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'Alita: Battle Angel' portrays a not-so-divine post-apocalyptic world

Liza Yosephine
Liza Yosephine

The Jakarta Post

Jakarta  /  Thu, February 7, 2019  /  10:03 am

Set in a post-apocalyptic world that followed a hinted destructive outer space war, Alita: Battle Angel follows the journey of the titular Alita (Rosa Salazar) as the disembodied cyborg core who not only unearths her old body but also re-discovers the mission of her existence. 

Dr. Ido (Christoph Waltz), the compassionate surgeon who performs his services on less-than-fortunate cyborgs, finds a still-functioning core among the junk accumulated in the scrap yard and brings it back to life with parts he had previously created.
Upon awakening, the young cyborg girl has no memory of herself or her past, which the doctor said is technically still stored in her system and would eventually come back in time.

But with a perceived fresh start in a new life while she searches for her identity, Ido names her Alita, which is later revealed to be the name of his murdered daughter.

Ido treats the revived cyborg as his own daughter, including by trying to protect her from the dangerous streets of Iron City. It isn't until Alita falls into battle and instinctively fights with highly sophisticated skills and formidable strength that she starts to question her real identity and purpose.

Adapted from Yukito Kishiro's manga Battle Angel Alita, known in Japan as Gunnm, producers James Cameron and Jon Landau brought the heroine to life to deliver dazzling battle sequences with thrilling visual effect and captivating action in the 20th Century Fox flick.

Read also: 'Escape Room': When a puzzle game turns deadly

Salazar's performance as the young cyborg, which she delivers with motion capture, is compelling and enjoyable as she carries the film firmly from start to finish. Alita is a vibrant and driven cyborg, almost human-like, to the extent that she even falls in love with a young man named Hugo (Keenan Johnson).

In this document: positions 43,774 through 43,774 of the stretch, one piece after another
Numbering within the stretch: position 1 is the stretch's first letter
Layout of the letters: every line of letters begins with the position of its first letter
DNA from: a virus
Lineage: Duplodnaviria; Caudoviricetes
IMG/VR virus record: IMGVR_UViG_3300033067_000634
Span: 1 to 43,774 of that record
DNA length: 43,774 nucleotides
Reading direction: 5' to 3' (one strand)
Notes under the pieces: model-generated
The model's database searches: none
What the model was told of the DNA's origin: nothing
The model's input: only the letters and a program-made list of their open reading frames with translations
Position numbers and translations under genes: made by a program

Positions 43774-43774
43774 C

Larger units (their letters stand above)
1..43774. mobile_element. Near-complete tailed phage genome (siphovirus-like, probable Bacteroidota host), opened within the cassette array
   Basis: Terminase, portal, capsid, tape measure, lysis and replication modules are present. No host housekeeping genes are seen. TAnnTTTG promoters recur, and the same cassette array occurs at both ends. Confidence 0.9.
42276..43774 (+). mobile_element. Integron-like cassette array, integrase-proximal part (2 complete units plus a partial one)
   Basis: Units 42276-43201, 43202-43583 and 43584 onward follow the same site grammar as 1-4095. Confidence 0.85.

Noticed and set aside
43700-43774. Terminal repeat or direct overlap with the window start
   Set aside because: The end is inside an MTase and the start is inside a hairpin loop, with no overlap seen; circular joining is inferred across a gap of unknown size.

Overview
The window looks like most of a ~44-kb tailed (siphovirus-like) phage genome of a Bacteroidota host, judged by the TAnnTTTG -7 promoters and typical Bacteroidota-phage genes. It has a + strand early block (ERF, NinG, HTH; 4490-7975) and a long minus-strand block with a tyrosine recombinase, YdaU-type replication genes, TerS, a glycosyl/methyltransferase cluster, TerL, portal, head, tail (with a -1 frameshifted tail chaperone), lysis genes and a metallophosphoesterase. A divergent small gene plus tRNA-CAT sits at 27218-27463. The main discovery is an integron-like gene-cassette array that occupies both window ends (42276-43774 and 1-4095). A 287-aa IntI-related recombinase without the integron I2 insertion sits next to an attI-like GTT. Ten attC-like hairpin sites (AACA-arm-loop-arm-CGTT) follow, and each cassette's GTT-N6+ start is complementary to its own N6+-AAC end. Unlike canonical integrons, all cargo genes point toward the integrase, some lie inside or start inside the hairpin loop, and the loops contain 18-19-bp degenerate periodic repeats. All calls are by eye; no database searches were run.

The teen love story adds a layer of drama to the cyberpunk action narrative, as Hugo opens Alita's eyes to some of the mysteries of the past, as well as drawing attention to the city of Zalem, which hovers above the sky where the rich and privileged live. 

The relationship between cyborg and human is an odd touch, but does the job in being one of the motives and driving forces behind Alita's self-discovery. This includes through Hugo encouraging her participation in the deadly gladiator-style motorball game that eventually brings her to her core mission, as hinted in the film, with the anime adaptation ending with an obvious cliff-hanger leaving the way open for a sequel. 

Directed by Robert Rodriguez, the spectacle reaches violent intensities, with some action sequences containing gruesome scenes as fights unfold.

Supporting villainous characters Vector (Mahershala Ali) and Dr. Chiren (Jennifer Connelly) heighten the emotions, as the duo provide a glimpse of the real puppeteer behind the post-apocalyptic societal system. 

For all the action and impressive special effects, the sci-fi flick is best enjoyed on the big screen. (wng)

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